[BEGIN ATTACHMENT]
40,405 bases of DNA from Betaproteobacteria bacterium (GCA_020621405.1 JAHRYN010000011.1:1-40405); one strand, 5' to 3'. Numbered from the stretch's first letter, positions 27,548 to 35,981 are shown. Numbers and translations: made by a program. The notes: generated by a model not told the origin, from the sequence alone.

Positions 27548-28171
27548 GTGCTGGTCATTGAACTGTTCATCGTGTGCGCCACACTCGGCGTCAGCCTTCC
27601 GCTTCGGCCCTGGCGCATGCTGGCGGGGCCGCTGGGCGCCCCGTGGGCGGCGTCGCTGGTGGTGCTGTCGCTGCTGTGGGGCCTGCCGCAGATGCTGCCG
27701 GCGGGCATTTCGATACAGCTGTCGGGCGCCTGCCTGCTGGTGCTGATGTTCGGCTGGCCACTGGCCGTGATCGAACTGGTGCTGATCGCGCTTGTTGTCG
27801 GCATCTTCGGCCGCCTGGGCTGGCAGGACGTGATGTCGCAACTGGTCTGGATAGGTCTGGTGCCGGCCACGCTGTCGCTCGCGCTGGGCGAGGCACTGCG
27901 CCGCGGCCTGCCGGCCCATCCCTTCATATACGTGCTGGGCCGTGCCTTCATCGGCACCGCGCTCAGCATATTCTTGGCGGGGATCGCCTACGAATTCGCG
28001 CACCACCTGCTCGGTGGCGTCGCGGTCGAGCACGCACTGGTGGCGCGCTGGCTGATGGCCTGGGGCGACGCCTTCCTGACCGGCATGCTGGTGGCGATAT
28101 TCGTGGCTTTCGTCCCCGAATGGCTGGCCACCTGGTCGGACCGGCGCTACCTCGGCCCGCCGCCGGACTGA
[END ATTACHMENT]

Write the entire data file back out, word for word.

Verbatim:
40,405 bases of DNA from Betaproteobacteria bacterium (GCA_020621405.1 JAHRYN010000011.1:1-40405); one strand, 5' to 3'. Numbered from the stretch's first letter, positions 27,548 to 35,981 are shown. Numbers and translations: made by a program. The notes: generated by a model not told the origin, from the sequence alone.

Positions 27548-28171
27548 GTGCTGGTCATTGAACTGTTCATCGTGTGCGCCACACTCGGCGTCAGCCTTCC
27601 GCTTCGGCCCTGGCGCATGCTGGCGGGGCCGCTGGGCGCCCCGTGGGCGGCGTCGCTGGTGGTGCTGTCGCTGCTGTGGGGCCTGCCGCAGATGCTGCCG
27701 GCGGGCATTTCGATACAGCTGTCGGGCGCCTGCCTGCTGGTGCTGATGTTCGGCTGGCCACTGGCCGTGATCGAACTGGTGCTGATCGCGCTTGTTGTCG
27801 GCATCTTCGGCCGCCTGGGCTGGCAGGACGTGATGTCGCAACTGGTCTGGATAGGTCTGGTGCCGGCCACGCTGTCGCTCGCGCTGGGCGAGGCACTGCG
27901 CCGCGGCCTGCCGGCCCATCCCTTCATATACGTGCTGGGCCGTGCCTTCATCGGCACCGCGCTCAGCATATTCTTGGCGGGGATCGCCTACGAATTCGCG
28001 CACCACCTGCTCGGTGGCGTCGCGGTCGAGCACGCACTGGTGGCGCGCTGGCTGATGGCCTGGGGCGACGCCTTCCTGACCGGCATGCTGGTGGCGATAT
28101 TCGTGGCTTTCGTCCCCGAATGGCTGGCCACCTGGTCGGACCGGCGCTACCTCGGCCCGCCGCCGGACTGA